Oh dear Goddess! It appears that, once again, we are dealing with an ape! I shall have to call in my good friend Dupin to fathom this mystery and catch the fiend who keeps entering my library, butchering my treasured tomes, and replacing them with this irreverent drivel!
Now, enough of this nonsense I have pie to eat…I…I mean work to do…
all images from http://www.freeimages.com
Hello! Mrs Albert Baker here, otherwise known as The Last Witch Of Pendle. Obviously there is no Pendle any more, since The Chronic Agronauts utterly destroyed it with treacle and sprats, but I’ve set myself up quite nicely here in Lancaster, running this little soup kitchen for the street urchins. There certainly are a lot of them and I’m always looking for helping hands to cook up and serve something delicious!
Helping me this morning is Denise, creator of the awe inspiring jewellery and Steampunk sculptures at SpankySpangler Designs. Good morning Denise, thank you so much for coming to help me in my soup kitchen today! Tell me, have you brought along some soup to share with us?
Yes, I have a rather wonderful and tasty vegan recipe I found on one of my jaunts around t’internets. I can’t remember where I found it but the ingredients are; 10 tomatoes, a vine of sweet cherry tomatoes, a large onion, 6 cloves of garlic, olive oil, salt, pepper, 2tsp Garam masala, a can of coconut milk, 2tbsp tomato paste and 300ml veg stock.
Preheat the oven to 200 degrees C. Chop the tomatoes into quarters, half the cherry tomatoes and cut the onion into chunks and separate the layers, place on a baking tray with garlic (in its skin) and drizzle over olive oil and a bit of salt and pepper. Roast veg in the oven for about half an hour. Once veg is roasted, transfer to a large pot (don’t forget to remove the sweet and sticky roasted garlic from its skin) and add stock, tomato paste, coconut milk and stir well. Add the spices and more salt/pepper to taste then bring to the boil and simmer for 5-10 minutes.
Carefully transfer to a blender or processor a few cups at a time and blend until smooth, or chunky if you prefer (you could use a stick/immersion blender too). Serve with a swirl of reserved coconut milk and croutons or crusty bread.
Mmm, it smells delicious, I’m sure the little urchins will enjoy it immensely. Now while that is simmering away nicely, why don’t we take a look at some of your stunning creations, have you brought some along to show us today?
Yes, I have brought along some of my insect brooches, some sculptures and my Victorian inspired jewellery some of which use vintage and antique clock and watch parts, movements and cogs, along with vintaj brass and sterling silver charms, chains and findings to hold it all together.
Your steampunk sculptures really are amazing, what inspires you when you sit down to create each one?
I have always had love of nature, in particular creepy crawlies. I was an odd child and I used to spend hours searching the garden collecting insects and spiders and observing them, watching the way they moved as they scurried and across my hands… A lot of people find them disgusting and are even afraid of them but I find them fascinating and when I became interested in steampunk it seemed natural to me to try and create clockwork versions… On some strange level I guess I want people to find them as interesting as I do but without the negative reaction.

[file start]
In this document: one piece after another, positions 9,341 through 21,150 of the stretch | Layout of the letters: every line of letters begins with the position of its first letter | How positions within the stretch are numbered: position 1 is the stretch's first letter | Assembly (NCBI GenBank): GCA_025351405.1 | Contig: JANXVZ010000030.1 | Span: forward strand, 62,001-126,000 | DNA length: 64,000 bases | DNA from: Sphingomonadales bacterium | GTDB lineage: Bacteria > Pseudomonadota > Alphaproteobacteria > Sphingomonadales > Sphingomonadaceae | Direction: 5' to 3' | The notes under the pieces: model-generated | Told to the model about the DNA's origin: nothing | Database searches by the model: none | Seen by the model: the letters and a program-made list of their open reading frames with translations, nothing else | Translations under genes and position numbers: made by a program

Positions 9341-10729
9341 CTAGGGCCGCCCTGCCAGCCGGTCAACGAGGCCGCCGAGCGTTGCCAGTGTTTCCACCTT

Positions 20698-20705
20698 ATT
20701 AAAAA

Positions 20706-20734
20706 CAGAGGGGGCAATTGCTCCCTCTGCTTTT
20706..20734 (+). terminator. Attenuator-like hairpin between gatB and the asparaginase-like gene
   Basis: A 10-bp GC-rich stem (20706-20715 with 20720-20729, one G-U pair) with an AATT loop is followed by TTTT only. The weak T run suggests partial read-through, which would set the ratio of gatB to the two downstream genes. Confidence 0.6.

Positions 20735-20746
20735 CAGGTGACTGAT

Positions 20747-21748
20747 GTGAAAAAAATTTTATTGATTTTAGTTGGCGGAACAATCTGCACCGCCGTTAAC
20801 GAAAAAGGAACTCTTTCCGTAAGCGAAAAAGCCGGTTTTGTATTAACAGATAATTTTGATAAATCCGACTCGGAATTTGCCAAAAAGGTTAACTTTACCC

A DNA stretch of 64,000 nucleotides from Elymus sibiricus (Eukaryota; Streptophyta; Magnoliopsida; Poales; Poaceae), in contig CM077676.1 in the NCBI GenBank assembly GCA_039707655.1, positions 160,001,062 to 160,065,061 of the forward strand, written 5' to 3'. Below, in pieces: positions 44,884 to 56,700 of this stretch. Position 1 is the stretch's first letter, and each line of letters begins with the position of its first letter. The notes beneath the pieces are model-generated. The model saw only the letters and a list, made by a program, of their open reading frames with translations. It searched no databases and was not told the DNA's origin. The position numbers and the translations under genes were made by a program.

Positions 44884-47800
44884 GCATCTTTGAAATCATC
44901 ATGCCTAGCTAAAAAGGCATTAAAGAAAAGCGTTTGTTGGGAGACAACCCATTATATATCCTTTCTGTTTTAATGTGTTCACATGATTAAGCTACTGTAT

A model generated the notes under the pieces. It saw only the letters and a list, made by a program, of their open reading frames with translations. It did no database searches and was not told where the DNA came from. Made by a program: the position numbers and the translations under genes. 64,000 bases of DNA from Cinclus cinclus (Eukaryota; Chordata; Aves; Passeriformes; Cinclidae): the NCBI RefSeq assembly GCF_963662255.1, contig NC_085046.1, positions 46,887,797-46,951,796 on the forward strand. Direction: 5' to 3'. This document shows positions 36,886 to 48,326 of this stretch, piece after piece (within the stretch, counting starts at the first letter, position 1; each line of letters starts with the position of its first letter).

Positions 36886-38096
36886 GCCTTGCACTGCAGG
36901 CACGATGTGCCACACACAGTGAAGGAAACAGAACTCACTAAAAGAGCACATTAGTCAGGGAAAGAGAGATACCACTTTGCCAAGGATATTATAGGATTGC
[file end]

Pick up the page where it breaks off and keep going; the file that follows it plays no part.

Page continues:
And where do you source all those amazing materials?
I usually find bits and pieces at markets, antique fairs, car boot sales and pestering local watch tinkerers but I mainly make purchases online, Etsy and EBay have a vast array of antique and vintage clock and watch parts!
Your insect sculptures have a particular resonance in light of the recent decline in bee populations and the development of robotic pollinators, was this intentional at all and do you think it is important for art to challenge us in the same way that dystopian fiction can?
Yes, the decline in bee populations has influenced my work, although robotic pollinators could pose a problem as Charlie Brooker has shown us in his televisual show Black Mirror (Hated in the Nation)! And yes, it is important for art to challenge our perceptions, our reality and also to show us possible future scenarios if we don’t change our wicked ways! I much prefer our fuzzy little helpers get the support they need to survive what we have done to them in our search for perfection, rather than relying on robots, that’s if the technology could exist! I have just recently started selling my jewellery on EBay, they allow a percentage of money from a sale to be donated to charity, I have set up my insect brooch listings on EBay and Etsy to donate 15% of each sale to the Bumble Bee Conservation Trust because they are so important to our survival!
You also produce some amazing anthropomorphic illustrations would you like to tell us a bit about those?
My anthropomorpic illustrations take influence from whimsical childhood memories; Alice in Wonderland, Brer Rabbit, Wind in the Willows, Rupert Bear and Tales from Fern Hollow, along with my obsession for collecting Sylvanian Families!
Your beautiful creations have captured the hearts of the Steampunk community, tell me, besides your online store,where else can we find your work displayed, featured or for sale?
My work is only for sale online at the moment although I have exhibited at a number of art galleries in the past, including The National Glass Centre, Artsbank Gallery and The Biscuit Factory in Newcastle. I also sell my bits and bobs at conventions, craft markets and Lou Lou’s vintage fair. Details can be found on my website.